House Minority Leader Nancy Pelosi (D-Calif.) and Senate Minority Leader Mitch McConnell (R-Ky.) will remain leaders of their caucuses despite the fact that neither has been able to recapture majority control of their respective bodies.
After some speculation on what her future might hold, the 72-year old Pelosi announced Wednesday morning that she felt compelled to remain in charge of House Democrats in order to help President Obama resolve the nation's fiscal crisis, a goal she was unable to achieve when Democrats controlled both chambers from 2009 to 2011.
"I have made the decision to submit my name to my colleagues to once again serve as the House Democratic Leader," Pelosi said with many of her female Democratic colleagues at her side. more >>
Rep. Jesse Jackson, Jr. (D-Ill.), who has been AWOL from Congress since June of this year, left the Mayo Clinic Tuesday where he was being treated for a bipolar disorder. Sources are now reporting that Jackson will resign his seat and accept a plea deal from federal authorities for what appears to be disuse of campaign funds.
The son of a noted civil rights leader and activist, Jackson entered Mayo shortly after spending time at Sierra Tucson in Arizona where he was beginning his leave of absence. He left Mayo in September to return to his Washington, D.C., home and the re-entered in October.
Jackson won re-election to his 9th term in Congress while a patient at Mayo last week. more >>
A secular group has filed a complaint with the Internal Revenue Service against the Billy Graham Evangelistic Association, alleging that the ministry's activity during the election season violates its tax exempt status.
Freedom From Religion Foundation, a Wisconsin-based organization, argued in its filed report that BGEA's "vote biblical values" ad campaign violated the IRS' rules on religious groups and political campaigning.
"BGEA, a 501(c)(3) nonprofit, has run full-page ads publicizing Billy Graham's call for the electorate to 'vote biblical values,'" said FFRF in a statement last week. "The ads have appeared in several 'swing state' newspapers in preparation for tomorrow's heated presidential election. Throughout the month of October, BGEA published articles favorable to Romney, which included a statement by Billy Graham." more >>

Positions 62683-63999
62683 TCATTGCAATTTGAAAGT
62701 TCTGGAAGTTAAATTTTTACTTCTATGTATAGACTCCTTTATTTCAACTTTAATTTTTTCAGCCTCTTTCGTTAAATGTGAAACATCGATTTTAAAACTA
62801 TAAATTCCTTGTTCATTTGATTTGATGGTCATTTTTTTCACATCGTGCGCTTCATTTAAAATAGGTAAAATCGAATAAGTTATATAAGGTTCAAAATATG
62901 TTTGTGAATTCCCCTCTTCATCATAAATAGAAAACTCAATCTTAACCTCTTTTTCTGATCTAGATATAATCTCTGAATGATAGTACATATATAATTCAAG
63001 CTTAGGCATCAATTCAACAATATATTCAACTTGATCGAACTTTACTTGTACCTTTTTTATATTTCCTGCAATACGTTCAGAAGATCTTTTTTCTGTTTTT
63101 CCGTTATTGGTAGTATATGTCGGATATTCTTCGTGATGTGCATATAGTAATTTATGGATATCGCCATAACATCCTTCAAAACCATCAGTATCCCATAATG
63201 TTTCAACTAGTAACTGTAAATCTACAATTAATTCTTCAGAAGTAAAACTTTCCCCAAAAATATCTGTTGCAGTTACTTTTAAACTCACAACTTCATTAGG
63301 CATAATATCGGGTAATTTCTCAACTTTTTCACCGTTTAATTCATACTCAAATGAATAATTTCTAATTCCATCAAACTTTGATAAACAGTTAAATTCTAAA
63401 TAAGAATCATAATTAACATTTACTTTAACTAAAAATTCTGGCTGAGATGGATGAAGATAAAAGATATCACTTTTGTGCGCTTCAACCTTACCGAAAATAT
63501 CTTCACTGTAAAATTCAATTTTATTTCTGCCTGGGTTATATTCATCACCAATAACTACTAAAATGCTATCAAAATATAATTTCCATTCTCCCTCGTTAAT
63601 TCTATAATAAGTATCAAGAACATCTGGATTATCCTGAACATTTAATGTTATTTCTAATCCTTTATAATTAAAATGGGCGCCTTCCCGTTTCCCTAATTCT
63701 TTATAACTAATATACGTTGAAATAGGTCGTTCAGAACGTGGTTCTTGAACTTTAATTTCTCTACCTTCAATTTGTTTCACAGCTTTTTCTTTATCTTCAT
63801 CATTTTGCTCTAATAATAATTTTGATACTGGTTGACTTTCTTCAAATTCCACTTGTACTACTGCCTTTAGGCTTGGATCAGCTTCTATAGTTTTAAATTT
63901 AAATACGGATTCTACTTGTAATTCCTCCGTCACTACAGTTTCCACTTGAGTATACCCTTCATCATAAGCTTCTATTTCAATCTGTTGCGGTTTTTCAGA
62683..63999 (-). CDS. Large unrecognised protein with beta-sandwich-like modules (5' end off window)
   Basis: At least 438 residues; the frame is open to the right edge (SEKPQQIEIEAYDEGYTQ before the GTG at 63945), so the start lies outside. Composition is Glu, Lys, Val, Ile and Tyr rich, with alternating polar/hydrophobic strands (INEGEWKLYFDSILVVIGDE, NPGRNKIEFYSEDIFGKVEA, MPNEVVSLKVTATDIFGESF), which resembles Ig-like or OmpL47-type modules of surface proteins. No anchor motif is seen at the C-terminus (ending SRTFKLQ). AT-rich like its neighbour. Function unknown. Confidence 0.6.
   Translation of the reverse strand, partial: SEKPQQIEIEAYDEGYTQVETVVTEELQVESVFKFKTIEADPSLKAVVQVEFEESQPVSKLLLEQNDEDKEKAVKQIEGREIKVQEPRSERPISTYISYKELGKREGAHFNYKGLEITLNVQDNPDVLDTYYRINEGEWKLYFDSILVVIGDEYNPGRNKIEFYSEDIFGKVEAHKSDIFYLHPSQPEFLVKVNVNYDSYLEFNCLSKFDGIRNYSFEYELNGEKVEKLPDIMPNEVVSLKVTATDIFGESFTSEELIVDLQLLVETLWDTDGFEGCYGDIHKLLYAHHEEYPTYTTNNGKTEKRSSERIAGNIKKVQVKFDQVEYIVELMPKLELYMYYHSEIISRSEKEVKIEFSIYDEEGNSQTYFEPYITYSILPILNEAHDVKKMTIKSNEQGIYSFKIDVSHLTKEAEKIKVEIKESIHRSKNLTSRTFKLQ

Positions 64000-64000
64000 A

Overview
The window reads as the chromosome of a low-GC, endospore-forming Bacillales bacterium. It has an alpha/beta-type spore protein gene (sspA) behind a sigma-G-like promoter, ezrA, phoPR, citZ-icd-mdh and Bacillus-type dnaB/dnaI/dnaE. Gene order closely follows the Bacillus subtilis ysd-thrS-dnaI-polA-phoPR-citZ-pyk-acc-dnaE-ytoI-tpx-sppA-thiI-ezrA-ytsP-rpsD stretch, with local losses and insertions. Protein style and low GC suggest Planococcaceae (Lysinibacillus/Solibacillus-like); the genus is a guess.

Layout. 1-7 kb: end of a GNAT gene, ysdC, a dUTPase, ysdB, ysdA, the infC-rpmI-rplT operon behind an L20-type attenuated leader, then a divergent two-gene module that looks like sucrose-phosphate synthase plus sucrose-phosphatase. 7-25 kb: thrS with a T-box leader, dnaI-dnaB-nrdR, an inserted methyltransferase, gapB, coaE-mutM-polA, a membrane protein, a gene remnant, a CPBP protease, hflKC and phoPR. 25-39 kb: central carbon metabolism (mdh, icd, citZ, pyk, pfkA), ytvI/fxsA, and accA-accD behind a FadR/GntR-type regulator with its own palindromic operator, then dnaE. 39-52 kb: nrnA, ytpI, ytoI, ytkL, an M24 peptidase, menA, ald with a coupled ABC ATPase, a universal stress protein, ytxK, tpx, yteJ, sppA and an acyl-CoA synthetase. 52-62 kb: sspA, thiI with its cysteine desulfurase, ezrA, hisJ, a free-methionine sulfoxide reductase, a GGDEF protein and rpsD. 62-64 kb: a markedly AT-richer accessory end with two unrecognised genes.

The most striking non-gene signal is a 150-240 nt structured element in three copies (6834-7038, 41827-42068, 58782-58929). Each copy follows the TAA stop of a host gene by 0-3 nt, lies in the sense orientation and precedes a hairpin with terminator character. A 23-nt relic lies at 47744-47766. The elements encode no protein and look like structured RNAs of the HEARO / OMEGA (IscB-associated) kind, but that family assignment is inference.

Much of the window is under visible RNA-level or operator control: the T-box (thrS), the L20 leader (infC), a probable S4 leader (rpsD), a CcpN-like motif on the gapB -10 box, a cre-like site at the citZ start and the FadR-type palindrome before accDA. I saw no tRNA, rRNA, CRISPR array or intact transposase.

As the conservative camp begins its soul searching on what caused the Republican Party's humiliating loss in last week's presidential contest, two competing arguments have emerged: some say the problem was with the candidate (Mitt Romney), others say the problem was with the Party itself. How Republicans proceed in the future may depend on how they answer this question. For the 2016 election, do Republicans just need a better candidate, or does the Party need fundamental change?
"The truth is, Romney was better than the GOP deserved," opinion writer Kathleen Parker argued, but he was burdened by a Party that pulled him too far to the right.
"Party nitwits undermined him, and the self-righteous tried to bring him down," Parker wrote. more >>
When the new members of Congress are sworn in on Jan. 3, the institution that once mirrored the nation's Protestant Christian dominance will look slightly more like the religiously diverse nation it represents. The new Senate will seat a Buddhist member for the first time and the House of Representatives will have its first Hindu member.
Rep. Mazie Hirono (D-Hawaii), who currently serves in the House of Representatives, won her Senate race last week and will be sworn in as the Senate's first Buddhist. Hirono's House seat will be filled by Tulsi Gabbard, who will become the first Hindu in Congress. Hirono will also be the first Asian-American female and the first person born in Japan to be elected to the U.S. Senate.
The new Congress will have at least seven members whose faith is not from the Judeo-Christian tradition. Besides Hirono and Gabbard, two other Buddhists, Rep. Hank Johnson (D-Ga.) and Rep. Colleen Hanabusa (D-Hawaii), were re-elected. Two Muslims, Rep. Keith Ellison (D-Minn.) and Rep. Andre Carson (D-Ind.), were re-elected. And Kyrsten Sinema (D-Ariz.) will be Congress' only atheist after winning her first House race. Pete Stark (D-Calif.), the only atheist in the current Congress, lost his bid for re-election. Sinema will also become Congress' first openly bisexual member. more >>
With the Republican Party's stunning loss on Tuesday, conservatives have started asking why? One argument is that the Christian Right is to blame. But it could also be argued that the Christian Right presents the best hope for the Republican Party to regain majority status.
Here are the cases for and against blaming the Christian Right for Tuesday's election.
Yes, the Christian Right is to Blame more >>